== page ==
The sale of gasoline- and diesel-powered cars in Germany may end up being prohibited as early as 2030, if guidelines set out in a resolution passed by the German upper house are adopted.

The resolution, though non-binding, also urges the European Commission to implement the ban across the European Union, as well as “review the current practices of taxation and dues with regard to a stimulation of emission-free mobility.” The latter is widely considered to be in regards to current subsidies placed on diesel fuel in Europe; and possibly about eliminating the subsidies or even increasing taxes on diesel, along with gasoline, to promote zero-emission vehicles.

The German resolution follows similar proposals from other European nations such as Norway and the Netherlands, but with Germany being the automotive hub of Europe it’s a strong statement signaling where the road might be headed when it comes to internal combustion cars.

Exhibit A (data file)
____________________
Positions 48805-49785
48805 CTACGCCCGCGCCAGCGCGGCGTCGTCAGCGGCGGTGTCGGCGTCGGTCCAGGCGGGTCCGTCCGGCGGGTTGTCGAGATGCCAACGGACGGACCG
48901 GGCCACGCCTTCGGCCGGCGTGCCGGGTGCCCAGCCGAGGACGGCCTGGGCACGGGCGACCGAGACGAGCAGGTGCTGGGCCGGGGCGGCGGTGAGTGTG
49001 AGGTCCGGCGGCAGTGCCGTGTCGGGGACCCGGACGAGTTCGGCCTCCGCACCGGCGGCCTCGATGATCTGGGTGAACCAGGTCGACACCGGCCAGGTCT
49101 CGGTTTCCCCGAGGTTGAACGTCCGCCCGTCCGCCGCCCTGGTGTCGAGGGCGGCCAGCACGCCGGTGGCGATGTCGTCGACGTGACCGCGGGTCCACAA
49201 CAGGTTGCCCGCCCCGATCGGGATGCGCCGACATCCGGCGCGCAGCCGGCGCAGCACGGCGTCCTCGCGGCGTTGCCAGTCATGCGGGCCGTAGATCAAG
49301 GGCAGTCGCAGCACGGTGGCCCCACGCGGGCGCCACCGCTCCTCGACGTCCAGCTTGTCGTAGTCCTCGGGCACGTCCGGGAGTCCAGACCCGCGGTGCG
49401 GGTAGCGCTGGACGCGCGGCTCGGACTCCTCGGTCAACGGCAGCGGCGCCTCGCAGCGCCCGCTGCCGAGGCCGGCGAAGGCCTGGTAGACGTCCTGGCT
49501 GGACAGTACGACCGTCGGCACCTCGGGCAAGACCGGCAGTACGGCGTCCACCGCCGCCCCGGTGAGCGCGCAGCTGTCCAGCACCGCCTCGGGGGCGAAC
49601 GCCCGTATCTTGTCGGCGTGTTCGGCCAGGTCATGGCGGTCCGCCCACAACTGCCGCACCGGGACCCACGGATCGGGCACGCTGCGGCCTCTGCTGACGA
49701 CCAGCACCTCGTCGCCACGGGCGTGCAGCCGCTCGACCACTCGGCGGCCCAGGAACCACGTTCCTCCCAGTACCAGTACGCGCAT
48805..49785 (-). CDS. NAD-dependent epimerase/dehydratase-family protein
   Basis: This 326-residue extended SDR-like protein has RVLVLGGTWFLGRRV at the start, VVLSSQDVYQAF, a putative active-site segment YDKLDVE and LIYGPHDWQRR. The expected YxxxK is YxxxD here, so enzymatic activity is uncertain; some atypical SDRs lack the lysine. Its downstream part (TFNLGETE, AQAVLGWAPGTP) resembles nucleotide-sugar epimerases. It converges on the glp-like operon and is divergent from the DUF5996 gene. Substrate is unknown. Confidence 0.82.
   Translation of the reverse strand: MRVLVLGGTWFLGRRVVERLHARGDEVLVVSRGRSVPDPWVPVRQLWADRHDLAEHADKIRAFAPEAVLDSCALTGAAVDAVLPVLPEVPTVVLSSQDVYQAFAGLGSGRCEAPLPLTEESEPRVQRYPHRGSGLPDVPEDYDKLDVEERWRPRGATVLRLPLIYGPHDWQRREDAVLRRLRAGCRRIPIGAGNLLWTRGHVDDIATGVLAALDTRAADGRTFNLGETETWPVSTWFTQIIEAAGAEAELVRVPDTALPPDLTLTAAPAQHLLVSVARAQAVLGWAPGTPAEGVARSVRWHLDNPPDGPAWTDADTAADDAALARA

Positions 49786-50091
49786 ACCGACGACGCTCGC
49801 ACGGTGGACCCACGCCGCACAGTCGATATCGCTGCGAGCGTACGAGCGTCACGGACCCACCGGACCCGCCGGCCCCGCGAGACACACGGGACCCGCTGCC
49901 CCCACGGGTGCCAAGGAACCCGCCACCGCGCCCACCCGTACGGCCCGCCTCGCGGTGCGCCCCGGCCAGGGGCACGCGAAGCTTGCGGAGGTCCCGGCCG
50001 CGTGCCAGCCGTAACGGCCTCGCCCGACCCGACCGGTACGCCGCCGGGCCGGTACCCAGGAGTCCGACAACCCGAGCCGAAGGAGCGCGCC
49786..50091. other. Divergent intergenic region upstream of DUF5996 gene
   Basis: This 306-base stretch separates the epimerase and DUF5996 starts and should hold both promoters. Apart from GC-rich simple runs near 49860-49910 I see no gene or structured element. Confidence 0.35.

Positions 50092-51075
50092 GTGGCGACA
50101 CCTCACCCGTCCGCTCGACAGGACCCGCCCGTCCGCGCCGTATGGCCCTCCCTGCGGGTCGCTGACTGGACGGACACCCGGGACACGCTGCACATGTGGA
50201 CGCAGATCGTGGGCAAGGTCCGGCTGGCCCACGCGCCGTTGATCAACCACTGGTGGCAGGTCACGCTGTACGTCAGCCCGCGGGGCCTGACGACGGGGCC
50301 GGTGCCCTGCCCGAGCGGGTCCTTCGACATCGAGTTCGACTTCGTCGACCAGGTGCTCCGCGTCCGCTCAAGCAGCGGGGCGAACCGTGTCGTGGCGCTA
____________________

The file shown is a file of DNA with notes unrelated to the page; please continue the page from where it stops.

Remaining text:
Interestingly, it also comes at a time when the three major German automakers are doubling down on electric car developments. And in April, Germany also introduced a 4,000 euro (approximately $4,480) incentive program for electric cars.

While such proposals would only affect sales of new cars, worryingly some countries have started to introduce bans on existing cars. France for example has banned older cars from entering Paris’ city center during the week.